I dont like the way Battlefield: Vietnam uses surround though, from a distance it all sounds very nice but when you are up close it isnt as it should be.

    Normally surround effects play through a couple of speakers as you turn (middle, middle & left, left, left and surround left, surround left), with bfv when you are close it seems to jump from one speaker to another (not blend from one speaker to another) as you turn, at one point i was able to position myself so I could see a chopper but not hear anything from it.
     
  6. pez

    pez
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    PCs can create 5.1 sound. It isnt Dolby Digital 5.1 sound though, not unless you have your soundcard ENCODE it to output along a digital cable to your Dolby Digital Receiver.

    pc audio....this is where it gets complicated.

    Only the NForce2 with SoundStorm and the new Intel HDA on board audio solutions can output Dolby Digital from games via the SPDIF to a Dolby Digital receiver/amplifier.

    The Audigy cant do it, and neither can any other sound card currently available for games.

    The reason is that the NForce2 with SoundStorm and the Intel HDA both carry out Dolby Digital Encoding (DDE). They take the 5.1 sound that a game produces and encode it into Dolby Digital so that you can output it via 1 digital cable to your Dolby Digital receiver/amp.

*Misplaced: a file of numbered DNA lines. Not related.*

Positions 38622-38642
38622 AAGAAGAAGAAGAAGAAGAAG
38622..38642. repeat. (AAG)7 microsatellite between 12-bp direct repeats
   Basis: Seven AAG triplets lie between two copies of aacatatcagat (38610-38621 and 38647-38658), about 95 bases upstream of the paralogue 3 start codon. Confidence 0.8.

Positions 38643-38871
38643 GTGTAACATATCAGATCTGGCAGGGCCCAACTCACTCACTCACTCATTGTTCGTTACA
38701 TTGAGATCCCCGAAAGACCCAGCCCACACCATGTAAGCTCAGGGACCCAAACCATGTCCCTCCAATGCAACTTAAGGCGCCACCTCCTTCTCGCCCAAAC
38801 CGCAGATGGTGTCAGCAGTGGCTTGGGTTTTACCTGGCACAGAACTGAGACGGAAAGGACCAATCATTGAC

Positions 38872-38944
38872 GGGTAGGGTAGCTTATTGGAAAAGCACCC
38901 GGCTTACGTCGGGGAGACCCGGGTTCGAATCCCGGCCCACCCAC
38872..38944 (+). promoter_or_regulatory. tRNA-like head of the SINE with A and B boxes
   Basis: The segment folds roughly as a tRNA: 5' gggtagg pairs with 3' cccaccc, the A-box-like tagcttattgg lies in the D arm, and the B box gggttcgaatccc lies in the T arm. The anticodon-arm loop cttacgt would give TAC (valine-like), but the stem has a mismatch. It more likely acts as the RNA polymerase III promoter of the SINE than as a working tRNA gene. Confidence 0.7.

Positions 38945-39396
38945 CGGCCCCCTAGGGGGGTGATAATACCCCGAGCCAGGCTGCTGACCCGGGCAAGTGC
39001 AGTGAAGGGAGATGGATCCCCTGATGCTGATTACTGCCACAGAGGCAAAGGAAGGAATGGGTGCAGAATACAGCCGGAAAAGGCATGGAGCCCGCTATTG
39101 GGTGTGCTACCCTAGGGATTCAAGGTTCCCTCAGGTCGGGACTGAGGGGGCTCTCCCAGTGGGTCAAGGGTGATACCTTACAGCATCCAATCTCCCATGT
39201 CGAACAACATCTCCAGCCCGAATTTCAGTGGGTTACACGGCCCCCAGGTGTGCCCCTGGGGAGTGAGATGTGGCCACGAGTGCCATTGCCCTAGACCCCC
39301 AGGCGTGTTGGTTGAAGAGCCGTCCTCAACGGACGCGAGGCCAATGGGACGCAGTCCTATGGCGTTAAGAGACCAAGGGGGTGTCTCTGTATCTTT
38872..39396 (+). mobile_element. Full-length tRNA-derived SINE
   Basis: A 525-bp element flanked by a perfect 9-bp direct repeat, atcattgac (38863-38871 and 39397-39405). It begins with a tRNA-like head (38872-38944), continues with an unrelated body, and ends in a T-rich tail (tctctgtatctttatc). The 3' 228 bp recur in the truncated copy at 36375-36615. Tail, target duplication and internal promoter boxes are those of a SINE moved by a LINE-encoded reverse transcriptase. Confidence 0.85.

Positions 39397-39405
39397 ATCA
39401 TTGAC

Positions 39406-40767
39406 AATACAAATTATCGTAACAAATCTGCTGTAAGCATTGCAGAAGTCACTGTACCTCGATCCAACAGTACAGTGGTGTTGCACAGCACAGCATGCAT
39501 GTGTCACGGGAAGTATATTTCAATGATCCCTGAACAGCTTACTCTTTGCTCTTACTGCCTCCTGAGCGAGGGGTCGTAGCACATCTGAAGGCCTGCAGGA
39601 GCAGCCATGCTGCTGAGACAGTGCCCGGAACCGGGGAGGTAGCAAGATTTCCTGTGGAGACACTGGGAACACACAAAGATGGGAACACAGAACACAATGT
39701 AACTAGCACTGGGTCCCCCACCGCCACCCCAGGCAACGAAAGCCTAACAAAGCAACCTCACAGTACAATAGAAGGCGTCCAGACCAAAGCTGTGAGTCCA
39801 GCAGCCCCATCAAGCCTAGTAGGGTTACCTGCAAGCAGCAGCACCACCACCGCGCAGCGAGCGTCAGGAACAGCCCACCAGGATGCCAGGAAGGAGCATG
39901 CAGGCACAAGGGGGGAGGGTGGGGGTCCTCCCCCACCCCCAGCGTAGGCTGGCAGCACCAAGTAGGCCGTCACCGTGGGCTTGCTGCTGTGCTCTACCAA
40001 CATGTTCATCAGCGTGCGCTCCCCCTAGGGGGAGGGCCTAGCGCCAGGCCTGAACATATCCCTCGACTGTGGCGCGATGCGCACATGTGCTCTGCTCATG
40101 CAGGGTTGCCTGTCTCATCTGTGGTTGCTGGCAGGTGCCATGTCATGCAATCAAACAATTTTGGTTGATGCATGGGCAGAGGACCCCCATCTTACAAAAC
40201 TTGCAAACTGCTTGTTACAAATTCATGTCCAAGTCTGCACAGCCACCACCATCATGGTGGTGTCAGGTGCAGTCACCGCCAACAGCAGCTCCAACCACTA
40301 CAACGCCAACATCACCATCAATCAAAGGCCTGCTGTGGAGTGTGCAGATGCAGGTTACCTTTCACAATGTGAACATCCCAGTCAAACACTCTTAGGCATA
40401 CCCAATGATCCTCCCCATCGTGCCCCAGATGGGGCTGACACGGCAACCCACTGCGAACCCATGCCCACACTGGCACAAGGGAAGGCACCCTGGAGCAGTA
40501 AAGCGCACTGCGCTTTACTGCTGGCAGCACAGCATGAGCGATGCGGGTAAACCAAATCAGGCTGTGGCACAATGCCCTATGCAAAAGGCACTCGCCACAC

Most sound cards can create 5.1 sound from games, but you can only output it via multichannel audio outs (2 for backs, 2 for fronts, 2 for centre and sub etc). These are analog signals.

    Most sound cards have SPDIF sockets, and you CAN pass Dolby Digital soundtracks from DVDs straight through them to a Dolby Digital receiver/Amp to decode, or you can get the card to decode it and output the sound, again, via the analog outputs (why bother though, your Dolby Digital receiver/amp will likely do a MUCH better job).

    You will only be able to pass 2 channel PCM data down the SPDIF from ALL non DDE sound cards, be they the latest Creative Audigy, or the cheapest 20quid bargain bin special.

    EAX is just a method of creating 3d sound, Doom3 doesnt use EAX, as id software wrote their own 3d sound code.

    Outputting this 3d sound can only be done using the SPDIF on sound solutions that can carry out Dolby Digital Encoding (DDE). It has to be done via analog cables on non DDE cards.

    pez